• Raised body temperature
    • Vomiting and diarrhoea
    • Difficulty in respiration

Serotonin syndrome is managed primarily by close monitoring and follow-up of the concentration of the serotonin-level preserving medications in the body to avoid these disastrous consequences. In addition, life support for the symptoms can help as oxygen therapy, giving sedatives such as benzodiazepines or even the usage of serotonin antagonists such as cyproheptadine.28


Serotonin is similar to any chemical substance, having satisfactory benefits as well as potential risks. While different generic categories of serotonin-preserving medications are released, their role in depression is getting clearer towards management. However, more concerns arise about how far its pharmacology would contribute to other disorders. It would be better to promote serotonin level elevation in the body, naturally rather than chemically. This would need more awareness campaigns about the importance of a healthy lifestyle by either mass media or communities.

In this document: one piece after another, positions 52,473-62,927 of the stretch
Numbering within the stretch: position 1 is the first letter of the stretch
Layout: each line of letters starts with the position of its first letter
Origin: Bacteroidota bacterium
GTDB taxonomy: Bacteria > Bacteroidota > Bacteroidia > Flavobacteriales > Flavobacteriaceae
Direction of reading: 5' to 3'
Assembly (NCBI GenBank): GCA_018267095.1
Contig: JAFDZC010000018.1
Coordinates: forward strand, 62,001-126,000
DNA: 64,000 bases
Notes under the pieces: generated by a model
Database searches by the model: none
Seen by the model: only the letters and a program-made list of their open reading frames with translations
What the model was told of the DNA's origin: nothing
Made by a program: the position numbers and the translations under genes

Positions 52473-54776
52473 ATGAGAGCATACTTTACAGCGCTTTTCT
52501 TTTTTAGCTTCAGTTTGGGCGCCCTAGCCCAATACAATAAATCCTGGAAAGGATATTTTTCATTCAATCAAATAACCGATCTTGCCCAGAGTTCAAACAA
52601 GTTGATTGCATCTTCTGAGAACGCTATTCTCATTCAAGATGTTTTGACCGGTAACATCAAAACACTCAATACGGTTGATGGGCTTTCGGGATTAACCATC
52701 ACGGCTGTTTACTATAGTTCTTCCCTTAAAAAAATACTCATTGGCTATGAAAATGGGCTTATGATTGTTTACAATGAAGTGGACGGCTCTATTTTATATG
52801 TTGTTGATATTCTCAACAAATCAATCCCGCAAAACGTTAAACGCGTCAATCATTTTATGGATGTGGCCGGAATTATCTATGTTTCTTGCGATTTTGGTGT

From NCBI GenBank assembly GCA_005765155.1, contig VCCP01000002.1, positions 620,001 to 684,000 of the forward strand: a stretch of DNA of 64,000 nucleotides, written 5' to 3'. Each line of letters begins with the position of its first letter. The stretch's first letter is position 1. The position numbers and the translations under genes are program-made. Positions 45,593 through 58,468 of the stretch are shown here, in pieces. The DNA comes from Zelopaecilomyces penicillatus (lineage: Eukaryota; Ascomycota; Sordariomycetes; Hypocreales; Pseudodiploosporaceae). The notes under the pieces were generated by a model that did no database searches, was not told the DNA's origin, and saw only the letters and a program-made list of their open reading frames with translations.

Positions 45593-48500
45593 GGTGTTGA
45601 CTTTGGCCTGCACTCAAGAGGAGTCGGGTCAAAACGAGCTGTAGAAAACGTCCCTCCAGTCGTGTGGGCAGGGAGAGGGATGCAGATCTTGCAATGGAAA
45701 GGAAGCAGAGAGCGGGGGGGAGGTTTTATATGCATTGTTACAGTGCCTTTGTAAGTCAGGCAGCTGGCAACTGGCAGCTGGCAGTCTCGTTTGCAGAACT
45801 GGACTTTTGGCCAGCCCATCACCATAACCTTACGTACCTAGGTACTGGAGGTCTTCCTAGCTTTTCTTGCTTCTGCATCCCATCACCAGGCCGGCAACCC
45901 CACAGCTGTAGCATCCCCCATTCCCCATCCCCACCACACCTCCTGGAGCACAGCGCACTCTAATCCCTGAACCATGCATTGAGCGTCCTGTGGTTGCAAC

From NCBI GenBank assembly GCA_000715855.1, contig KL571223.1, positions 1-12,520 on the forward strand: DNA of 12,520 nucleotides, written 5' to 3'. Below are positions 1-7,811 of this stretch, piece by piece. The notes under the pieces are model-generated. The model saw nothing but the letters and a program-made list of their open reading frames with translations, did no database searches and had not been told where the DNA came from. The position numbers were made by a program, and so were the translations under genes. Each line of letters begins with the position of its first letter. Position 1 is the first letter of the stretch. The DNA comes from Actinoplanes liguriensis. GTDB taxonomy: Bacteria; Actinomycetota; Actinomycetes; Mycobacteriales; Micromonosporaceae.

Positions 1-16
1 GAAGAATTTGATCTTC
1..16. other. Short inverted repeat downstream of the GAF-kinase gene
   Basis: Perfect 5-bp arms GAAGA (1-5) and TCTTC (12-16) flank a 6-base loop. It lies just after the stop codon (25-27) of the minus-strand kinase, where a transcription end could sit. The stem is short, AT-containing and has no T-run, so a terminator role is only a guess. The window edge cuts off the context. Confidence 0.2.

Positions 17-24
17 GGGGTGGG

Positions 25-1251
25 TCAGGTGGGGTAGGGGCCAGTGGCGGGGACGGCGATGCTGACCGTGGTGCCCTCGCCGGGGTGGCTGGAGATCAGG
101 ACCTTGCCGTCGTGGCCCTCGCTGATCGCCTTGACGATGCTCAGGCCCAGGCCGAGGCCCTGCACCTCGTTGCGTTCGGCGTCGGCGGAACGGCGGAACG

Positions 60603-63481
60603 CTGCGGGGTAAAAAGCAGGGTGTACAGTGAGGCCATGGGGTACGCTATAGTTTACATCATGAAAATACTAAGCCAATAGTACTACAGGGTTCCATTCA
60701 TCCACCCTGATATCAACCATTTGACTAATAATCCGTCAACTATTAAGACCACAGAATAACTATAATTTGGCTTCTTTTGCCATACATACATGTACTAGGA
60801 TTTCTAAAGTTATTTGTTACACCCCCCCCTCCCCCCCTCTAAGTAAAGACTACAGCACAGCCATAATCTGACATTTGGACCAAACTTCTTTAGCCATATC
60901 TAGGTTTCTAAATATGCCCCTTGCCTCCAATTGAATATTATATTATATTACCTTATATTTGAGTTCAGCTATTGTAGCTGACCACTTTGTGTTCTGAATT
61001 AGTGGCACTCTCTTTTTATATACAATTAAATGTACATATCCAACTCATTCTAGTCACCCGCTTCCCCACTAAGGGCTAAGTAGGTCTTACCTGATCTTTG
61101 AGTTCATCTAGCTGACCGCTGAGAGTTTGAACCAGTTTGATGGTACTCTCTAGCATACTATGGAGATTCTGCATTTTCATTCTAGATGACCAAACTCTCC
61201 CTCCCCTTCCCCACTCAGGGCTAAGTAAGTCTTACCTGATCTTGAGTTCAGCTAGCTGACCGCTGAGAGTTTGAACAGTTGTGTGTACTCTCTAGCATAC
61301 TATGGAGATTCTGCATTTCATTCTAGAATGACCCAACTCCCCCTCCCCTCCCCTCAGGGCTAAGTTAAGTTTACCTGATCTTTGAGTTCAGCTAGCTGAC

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This content is purely informational and isn’t medical guidance. It shouldn’t replace professional medical counsel. Always consult your physician regarding treatment risks and benefits. See our editorial standards for more details.

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Mohamed Abulfadl

Master of Medical Biochemistry and Molecular Biology- Faculty of Medicine, Aswan University, Egypt

Mohamed is a medical doctor with neurology and nephrology research interest. He has an experience
of working for three years as a dual specialist of diagnostic Medicine (both diagnostic imaging and
Laboratory medicine).
Additionally, he has an interest in supporting university students, either as a teaching assistant, mentor
or even invigilator since 2016.
He is currently on a PHD study on translational neuroscience in Bristol medical school in UK.